Can You Pick A Cucumber Too Early?

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Can You Pick A Cucumber Too Early? Identifying the ideal time to pick a Cucumber can be difficult for many beginner gardeners. This is because most of the physical changes observed in Cucumbers signal when the Cucumber is past its best. This means that you need to pick Cucumbers before there are any physical signs that it is ready. So can you pick a Cucumber too early?

The good news is that Cucumbers can be eaten when they are immature. This means that they can be picked at any stage before the seeds become relatively large and harden. So when in doubt it is best to pick Cucumbers earlier rather than later as they can become bitter, discolor or suffer a loss of texture.

How Do You Know When Cucumbers Are Ready To Be Picked?

While you are better to harvest cucumbers earlier rather than later there are a couple of signs to look for if you want to pick Cucumbers at their absolute peak to get the maximum flavor. There are 3 criteria to look for color, size, and firmness that can help you determine if it is the best time to harvest.

The first and most obvious sign is the color at harvest, it should be green. If Cucumbers have turned yellow or beginning to yellow, they are overripe. The obvious exception to this rule is when you are growing to a variety that has yellow skin such as the Crystal Apple Cucumber. In these cases, the other 2 factors need to be relied upon to judge the ripeness of the Cucumber.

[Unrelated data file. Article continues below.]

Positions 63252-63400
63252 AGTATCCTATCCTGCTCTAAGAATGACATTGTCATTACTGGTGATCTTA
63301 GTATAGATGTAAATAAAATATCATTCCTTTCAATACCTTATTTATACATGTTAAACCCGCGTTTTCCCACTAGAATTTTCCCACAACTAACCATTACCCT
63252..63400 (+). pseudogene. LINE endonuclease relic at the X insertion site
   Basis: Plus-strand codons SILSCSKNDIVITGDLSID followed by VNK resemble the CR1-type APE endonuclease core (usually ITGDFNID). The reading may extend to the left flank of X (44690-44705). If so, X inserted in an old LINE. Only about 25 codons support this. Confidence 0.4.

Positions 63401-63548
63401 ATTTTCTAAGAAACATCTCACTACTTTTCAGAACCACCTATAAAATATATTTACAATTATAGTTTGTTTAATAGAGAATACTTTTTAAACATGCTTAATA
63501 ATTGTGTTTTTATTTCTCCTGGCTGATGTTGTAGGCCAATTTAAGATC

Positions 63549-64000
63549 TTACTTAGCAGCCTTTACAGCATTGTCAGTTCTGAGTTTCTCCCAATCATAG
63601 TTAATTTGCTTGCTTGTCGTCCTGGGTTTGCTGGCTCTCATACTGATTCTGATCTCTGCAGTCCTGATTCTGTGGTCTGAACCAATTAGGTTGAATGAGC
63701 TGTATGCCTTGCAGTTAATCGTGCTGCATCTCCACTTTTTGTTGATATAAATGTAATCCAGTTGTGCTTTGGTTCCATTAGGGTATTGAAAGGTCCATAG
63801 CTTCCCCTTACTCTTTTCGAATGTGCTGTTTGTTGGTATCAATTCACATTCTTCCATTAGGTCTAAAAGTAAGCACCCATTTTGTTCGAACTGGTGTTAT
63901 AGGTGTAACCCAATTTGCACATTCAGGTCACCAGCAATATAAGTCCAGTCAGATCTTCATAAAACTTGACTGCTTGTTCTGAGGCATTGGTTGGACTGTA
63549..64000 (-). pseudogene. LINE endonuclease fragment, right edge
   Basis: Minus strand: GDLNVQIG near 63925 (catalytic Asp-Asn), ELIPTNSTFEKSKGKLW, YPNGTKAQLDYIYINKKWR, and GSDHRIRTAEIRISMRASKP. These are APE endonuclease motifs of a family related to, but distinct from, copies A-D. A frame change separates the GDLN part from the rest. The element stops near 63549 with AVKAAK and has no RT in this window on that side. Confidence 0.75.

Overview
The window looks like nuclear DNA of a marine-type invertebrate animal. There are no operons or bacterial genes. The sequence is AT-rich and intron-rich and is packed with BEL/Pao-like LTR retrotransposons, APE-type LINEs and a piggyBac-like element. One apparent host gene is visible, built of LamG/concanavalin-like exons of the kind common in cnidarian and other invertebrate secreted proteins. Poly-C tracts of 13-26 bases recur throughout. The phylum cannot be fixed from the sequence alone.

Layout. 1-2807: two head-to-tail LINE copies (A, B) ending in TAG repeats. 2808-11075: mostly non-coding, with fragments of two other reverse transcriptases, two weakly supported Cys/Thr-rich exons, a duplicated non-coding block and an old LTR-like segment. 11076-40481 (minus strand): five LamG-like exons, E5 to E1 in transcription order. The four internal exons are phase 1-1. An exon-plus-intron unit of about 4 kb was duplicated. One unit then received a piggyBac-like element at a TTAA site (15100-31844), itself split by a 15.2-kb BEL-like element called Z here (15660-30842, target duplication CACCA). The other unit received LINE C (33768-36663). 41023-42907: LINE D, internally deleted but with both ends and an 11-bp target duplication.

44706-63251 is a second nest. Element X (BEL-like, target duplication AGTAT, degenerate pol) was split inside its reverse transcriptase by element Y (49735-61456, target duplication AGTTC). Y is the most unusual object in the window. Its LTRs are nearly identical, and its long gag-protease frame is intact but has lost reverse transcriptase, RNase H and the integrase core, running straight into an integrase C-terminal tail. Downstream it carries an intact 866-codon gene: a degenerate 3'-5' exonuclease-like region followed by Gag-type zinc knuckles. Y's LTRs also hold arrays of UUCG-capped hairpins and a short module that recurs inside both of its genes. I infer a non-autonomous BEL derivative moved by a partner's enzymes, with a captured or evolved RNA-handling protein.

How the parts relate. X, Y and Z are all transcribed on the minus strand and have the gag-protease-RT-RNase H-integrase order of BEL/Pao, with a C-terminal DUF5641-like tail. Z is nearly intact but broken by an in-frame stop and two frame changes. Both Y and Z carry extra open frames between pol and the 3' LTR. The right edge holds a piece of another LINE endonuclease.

The second indicator of ripeness is the size of the Cucumber which typically should be 5 to 8 inches (12.5cm to 20cm) in length for “banana” shaped cucumbers. However, if you are growing a smaller Cucumber such as a Gherkin for the pickling you are aiming for a size around 3 to 4 inches (7 to 10 cm).

For the “apple” type, which is named this because the Cucumbers have a similar shape to an apple, the ideal size is slightly smaller than a tennis ball.

The third indicator of ripeness is how firm the fruit is. If you gently squeeze a Cucumber, it should be firm but not rock hard. Soft Cucumbers indicate that the fruit is overripe.

From the indicators above it is apparent that harvesting a ripe Cucumber is far from an exact science. To provide an additional indicator of when the fruit is ripe the other consideration is the age of the plant. Cucumbers will typically ripen 90 to 110 days after the seed is planted or if you have purchased a seedling it is around 50 to 70 days after planting.

Will Cucumbers Ripen After Picking?

Unlike Tomatoes, Stone fruit, Bananas, and Avocados, Cucumbers will not ripen off the vine. This factor makes the timing of the harvest all the more critical. This is also the case with fruit such as Cantaloupes and Watermelons.

To avoid a glut it is best to harvest the fruit regularly by selecting the largest fruit on the vine to cut first. By removing fruit regularly you will encourage the vine to continually produce flowers and fruit. To learn more about the different types of Cucumbers and how to maximizes fruit production click here.

How Long Do Cucumbers Last After You Pick Them?

Cucumbers will only last for around 1 week in the refrigerator however, one of the things that you can do to extend the shelf life a bit is to wrap the Cucumber in cling wrap film.

You may have noticed that some Cucumbers in the produce section of the grocery store are wrapped in plastic. The plastic wrap serves as an extra layer of protection for Cucumbers and prevents dehydration as the Cucumber is 95% water. This method allows the cucumber to last a few more days in the refrigerator.